The baker-man was kneading dough
And whistling softly, sweet and lough.
Yet ever and anon he'd cough
As though his head were coming ough!
"My word!" said he," but this is rough:
This flour is simply awful stough!"
He punched and thumped it through and through,
As all good bakers dough!
" I'd sooner drive," said he " a plough
Than be a baker anyhough!"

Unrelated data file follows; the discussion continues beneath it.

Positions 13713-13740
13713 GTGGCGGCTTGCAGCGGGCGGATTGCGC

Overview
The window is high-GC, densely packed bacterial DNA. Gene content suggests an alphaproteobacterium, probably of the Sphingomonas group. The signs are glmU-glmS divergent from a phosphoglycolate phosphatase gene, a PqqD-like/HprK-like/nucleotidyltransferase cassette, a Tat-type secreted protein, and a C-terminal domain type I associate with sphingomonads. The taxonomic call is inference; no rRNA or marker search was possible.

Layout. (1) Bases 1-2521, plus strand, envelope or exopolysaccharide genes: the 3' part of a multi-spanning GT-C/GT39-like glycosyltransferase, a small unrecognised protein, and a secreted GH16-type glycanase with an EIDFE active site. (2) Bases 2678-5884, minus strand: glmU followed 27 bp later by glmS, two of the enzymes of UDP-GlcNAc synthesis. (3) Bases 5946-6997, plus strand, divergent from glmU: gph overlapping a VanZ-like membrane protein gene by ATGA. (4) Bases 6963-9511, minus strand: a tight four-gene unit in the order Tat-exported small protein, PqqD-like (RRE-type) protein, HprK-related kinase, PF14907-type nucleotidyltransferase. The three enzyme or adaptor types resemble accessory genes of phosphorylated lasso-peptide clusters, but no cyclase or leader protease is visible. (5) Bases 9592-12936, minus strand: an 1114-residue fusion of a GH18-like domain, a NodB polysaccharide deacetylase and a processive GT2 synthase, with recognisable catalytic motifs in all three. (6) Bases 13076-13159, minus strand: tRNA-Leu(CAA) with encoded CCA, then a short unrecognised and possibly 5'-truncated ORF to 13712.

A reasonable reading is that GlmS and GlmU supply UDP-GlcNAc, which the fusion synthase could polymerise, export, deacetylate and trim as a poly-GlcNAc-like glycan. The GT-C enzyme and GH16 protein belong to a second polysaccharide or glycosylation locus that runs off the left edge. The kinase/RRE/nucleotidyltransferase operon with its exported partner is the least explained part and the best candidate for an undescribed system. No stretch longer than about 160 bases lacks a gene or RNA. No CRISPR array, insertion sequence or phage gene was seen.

Thus spake the baker kneading dough;
But don't let on I told you sough!
The image I've embedded above comes from an edition of The Story of Simple Simon, printed in~1850-64. I noticed the "bough/slough" matching, which implies that the two words rhymed in common use at the time. I'm not sure how, unless "slough" was pronounced "slOW" rather than "slOO." I'm in too much of a hurry to look it up right now. I suspect someone else will...